It’s a classic scenario: you’re shopping for groceries and you want to buy healthy foods, but sometimes it’s hard to tell what’s actually healthy. The labels might say “low-fat” or “reduced sodium,” but sometimes that can be misleading. Still, you want to try to eat better and maybe even lose a little weight, so you fill up your cart with items using your best judgment. But, what if you were jinxed from the moment you set foot in the store? Your healthy shopping mission may have been destined for failure right from the start. The good news is there are things you can do to improve your chances at buying healthy groceries.
Blount Memorial registered dietitian Angie Tillman says one tip for healthy grocery shopping is the so-called “half-cart” solution. “If you think about your typical grocery cart when you’re shopping, odds are it’s less than half full of fruits and vegetables when you head to the checkout,” Tillman said. “If our goal is to eat more fruits and veggies, then it’s necessary to have more of them on hand, which means we need to buy more of them. Often, shoppers who try the ‘half-cart’ method, wind up buying twice as many fruits and vegetables as they normally would,” she explained.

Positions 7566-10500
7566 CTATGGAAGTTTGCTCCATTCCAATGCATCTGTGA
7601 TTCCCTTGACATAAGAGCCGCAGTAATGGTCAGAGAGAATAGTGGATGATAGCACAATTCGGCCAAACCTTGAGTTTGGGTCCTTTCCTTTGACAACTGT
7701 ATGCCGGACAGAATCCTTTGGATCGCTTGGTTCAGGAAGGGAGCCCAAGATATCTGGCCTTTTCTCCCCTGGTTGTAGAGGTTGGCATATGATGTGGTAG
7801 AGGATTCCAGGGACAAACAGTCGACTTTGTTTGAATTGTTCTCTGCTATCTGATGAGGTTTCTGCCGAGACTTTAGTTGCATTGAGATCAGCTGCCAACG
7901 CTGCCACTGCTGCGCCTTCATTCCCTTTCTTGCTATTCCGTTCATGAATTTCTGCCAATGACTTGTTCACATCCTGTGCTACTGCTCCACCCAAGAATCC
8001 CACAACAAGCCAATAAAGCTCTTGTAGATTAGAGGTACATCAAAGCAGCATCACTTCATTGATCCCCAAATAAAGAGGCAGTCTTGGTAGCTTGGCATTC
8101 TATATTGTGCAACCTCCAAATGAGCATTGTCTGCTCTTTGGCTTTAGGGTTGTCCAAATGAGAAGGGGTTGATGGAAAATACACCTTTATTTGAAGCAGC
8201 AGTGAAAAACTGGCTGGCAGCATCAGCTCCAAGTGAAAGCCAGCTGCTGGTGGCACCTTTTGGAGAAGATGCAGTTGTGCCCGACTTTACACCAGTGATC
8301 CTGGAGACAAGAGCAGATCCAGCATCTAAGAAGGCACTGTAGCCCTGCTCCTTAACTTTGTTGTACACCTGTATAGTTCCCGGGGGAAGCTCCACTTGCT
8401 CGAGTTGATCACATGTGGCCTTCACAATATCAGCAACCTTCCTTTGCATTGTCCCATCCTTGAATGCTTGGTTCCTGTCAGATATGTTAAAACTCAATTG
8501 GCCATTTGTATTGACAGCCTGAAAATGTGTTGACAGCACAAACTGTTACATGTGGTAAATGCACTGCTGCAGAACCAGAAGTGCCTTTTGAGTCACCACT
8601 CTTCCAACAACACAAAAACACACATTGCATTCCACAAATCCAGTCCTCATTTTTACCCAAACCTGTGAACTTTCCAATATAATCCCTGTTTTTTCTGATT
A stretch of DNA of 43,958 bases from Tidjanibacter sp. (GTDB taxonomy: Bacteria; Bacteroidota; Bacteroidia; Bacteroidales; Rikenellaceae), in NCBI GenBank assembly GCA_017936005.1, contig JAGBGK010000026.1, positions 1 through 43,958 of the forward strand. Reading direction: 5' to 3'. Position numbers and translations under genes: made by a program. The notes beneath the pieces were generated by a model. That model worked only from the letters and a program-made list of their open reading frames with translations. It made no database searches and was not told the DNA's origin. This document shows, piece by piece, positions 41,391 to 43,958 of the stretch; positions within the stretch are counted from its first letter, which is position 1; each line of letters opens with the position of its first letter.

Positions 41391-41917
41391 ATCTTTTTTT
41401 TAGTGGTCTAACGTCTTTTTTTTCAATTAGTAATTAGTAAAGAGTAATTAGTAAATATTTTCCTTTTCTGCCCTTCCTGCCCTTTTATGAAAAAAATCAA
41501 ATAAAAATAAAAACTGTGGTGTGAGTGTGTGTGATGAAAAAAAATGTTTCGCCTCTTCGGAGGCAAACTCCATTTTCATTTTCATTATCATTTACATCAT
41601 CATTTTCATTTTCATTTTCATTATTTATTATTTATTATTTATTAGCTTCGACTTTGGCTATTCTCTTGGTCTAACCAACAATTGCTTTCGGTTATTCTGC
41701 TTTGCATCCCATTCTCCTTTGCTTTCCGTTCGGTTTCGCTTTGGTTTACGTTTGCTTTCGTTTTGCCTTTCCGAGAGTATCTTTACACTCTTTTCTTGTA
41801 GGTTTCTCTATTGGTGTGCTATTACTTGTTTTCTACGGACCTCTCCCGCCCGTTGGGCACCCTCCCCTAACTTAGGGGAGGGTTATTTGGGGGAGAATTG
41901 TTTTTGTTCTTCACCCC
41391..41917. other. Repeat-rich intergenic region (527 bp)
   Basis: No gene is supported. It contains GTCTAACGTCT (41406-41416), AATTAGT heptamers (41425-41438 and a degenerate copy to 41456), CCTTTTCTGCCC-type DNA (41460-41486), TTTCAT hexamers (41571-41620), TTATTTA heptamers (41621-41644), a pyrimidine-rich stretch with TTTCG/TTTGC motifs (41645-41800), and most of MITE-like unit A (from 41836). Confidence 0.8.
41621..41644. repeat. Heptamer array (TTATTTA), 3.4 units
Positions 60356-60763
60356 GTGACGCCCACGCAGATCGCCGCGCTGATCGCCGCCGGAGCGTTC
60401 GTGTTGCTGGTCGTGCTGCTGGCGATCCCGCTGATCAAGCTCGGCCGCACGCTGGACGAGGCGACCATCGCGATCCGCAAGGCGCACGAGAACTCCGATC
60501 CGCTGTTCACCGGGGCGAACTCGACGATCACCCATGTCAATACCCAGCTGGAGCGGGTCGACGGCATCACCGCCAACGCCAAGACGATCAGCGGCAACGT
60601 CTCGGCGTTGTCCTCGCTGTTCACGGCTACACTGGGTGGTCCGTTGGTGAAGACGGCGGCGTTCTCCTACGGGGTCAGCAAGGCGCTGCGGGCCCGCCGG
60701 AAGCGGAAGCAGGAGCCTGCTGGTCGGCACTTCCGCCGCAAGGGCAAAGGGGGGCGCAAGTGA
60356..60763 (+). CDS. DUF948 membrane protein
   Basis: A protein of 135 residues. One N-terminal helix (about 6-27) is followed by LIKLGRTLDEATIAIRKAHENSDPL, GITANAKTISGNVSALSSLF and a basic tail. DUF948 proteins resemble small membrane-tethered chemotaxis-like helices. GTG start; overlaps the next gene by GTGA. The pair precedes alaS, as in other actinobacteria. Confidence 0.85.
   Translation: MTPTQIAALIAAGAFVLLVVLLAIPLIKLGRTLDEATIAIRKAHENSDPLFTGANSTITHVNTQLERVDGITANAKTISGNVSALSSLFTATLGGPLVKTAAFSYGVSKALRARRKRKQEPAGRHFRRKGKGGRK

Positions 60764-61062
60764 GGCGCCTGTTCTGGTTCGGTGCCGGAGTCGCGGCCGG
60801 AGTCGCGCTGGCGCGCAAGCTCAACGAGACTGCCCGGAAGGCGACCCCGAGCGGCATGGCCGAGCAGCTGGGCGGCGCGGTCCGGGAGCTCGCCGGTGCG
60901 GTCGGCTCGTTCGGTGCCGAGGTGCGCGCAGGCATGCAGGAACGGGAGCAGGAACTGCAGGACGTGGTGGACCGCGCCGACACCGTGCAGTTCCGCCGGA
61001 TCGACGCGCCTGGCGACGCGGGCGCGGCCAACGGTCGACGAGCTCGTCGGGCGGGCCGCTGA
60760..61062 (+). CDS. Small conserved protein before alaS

Tillman says there’s also a strategy for navigating the grocery store’s aisles. “When you’re trying to shop for healthy foods, it can be beneficial to shop the healthy aisles first,” Tillman said. “Also, remember that the healthier items in the grocery store tend to be along the perimeter, not in the middle. Think about the time you spend on a particular aisle while you’re shopping. The longer we spend in a section or aisle, the more we tend to buy,” she said. “Try purposefully walking down every aisle of the produce section, and then head for the frozen vegetables and lean meats,” she added.
Another old adage has some value: don’t shop hungry. “Research shows that we don’t necessarily buy more when you’re hungry, but we do tend to buy ‘worse,’” Tillman said. “This, of course, means junk foods such as the ‘four Cs’ – crackers, chips, candy and cereal. One strategy that seems to interrupt these types of cravings is to chew gum while you’re shopping. It tends to block our sensory desires for crunchy chips or ice cream. Research has found that shoppers who chew gum while shopping for groceries rated themselves as less hungry and less tempted by food,” she explained. “They also bought less junk food than those who did not chew gum,” she added.
Finally, Tillman says the ‘half-plate’ rule can help you buy healthy foods. “When you’re trying to eat healthy, you want to try to fill your plate halfway with fruits, vegetables or salad. The other half of the plate, though, can be anything you want it to be,” Tillman said. “This type of freedom seems to encourage most people to continue to make healthier choices by filling the rest of the plate with similarly healthy foods and eating less overall,” she explained.